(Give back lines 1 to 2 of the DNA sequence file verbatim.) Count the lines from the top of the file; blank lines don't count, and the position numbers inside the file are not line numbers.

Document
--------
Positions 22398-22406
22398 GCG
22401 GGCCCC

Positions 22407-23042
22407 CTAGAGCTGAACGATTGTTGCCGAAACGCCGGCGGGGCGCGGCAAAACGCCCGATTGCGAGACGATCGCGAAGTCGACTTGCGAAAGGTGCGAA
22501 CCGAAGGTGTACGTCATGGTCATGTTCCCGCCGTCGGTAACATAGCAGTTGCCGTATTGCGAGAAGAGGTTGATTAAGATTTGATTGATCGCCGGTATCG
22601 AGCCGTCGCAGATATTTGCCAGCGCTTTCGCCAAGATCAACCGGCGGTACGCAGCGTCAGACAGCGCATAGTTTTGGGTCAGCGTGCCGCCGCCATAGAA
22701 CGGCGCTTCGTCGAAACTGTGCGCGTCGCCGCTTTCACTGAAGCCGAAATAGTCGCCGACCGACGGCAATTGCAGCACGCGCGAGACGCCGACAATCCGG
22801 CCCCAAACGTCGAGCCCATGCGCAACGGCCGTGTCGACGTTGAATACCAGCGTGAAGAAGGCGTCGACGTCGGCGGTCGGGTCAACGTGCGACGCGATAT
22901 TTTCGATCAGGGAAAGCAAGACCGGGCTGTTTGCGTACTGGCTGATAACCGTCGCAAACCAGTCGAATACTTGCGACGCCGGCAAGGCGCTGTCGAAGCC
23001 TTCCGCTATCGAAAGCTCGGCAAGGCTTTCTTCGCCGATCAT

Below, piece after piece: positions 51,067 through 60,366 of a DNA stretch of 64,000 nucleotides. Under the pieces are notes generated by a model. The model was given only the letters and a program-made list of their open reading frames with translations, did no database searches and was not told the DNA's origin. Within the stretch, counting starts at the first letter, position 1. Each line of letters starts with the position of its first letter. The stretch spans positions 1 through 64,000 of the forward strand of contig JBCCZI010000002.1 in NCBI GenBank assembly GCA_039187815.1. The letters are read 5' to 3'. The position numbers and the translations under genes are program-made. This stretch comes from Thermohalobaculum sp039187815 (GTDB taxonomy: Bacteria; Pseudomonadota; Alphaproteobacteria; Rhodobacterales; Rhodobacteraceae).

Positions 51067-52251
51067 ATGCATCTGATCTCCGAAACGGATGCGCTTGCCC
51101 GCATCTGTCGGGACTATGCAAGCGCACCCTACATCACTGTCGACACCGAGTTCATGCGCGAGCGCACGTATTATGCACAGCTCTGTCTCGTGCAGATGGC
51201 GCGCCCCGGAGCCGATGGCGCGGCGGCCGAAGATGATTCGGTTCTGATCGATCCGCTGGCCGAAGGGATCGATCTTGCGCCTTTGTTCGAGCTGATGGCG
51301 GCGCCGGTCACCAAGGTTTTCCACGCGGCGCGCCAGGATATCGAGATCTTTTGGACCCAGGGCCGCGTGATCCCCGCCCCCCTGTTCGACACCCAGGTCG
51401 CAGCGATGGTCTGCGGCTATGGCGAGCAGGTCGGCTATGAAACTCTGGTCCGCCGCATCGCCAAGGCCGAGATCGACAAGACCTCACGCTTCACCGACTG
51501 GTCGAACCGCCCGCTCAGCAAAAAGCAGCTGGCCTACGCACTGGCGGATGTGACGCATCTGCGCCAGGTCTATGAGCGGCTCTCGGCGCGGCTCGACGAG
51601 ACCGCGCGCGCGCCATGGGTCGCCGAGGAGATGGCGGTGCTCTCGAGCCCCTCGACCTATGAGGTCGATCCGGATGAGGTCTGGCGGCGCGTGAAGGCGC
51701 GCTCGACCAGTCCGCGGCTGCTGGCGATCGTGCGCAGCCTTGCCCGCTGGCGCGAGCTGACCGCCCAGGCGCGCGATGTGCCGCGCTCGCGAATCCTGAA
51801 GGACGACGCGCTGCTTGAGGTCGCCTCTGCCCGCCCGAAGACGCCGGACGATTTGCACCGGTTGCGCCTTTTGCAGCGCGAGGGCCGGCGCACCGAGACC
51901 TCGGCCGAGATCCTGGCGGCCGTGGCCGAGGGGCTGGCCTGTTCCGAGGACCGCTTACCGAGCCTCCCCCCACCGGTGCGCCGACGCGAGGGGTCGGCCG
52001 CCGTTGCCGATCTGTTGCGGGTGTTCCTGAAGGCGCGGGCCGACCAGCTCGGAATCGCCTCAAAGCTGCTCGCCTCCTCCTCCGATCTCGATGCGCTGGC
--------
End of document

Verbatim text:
Positions 22398-22406
22398 GCG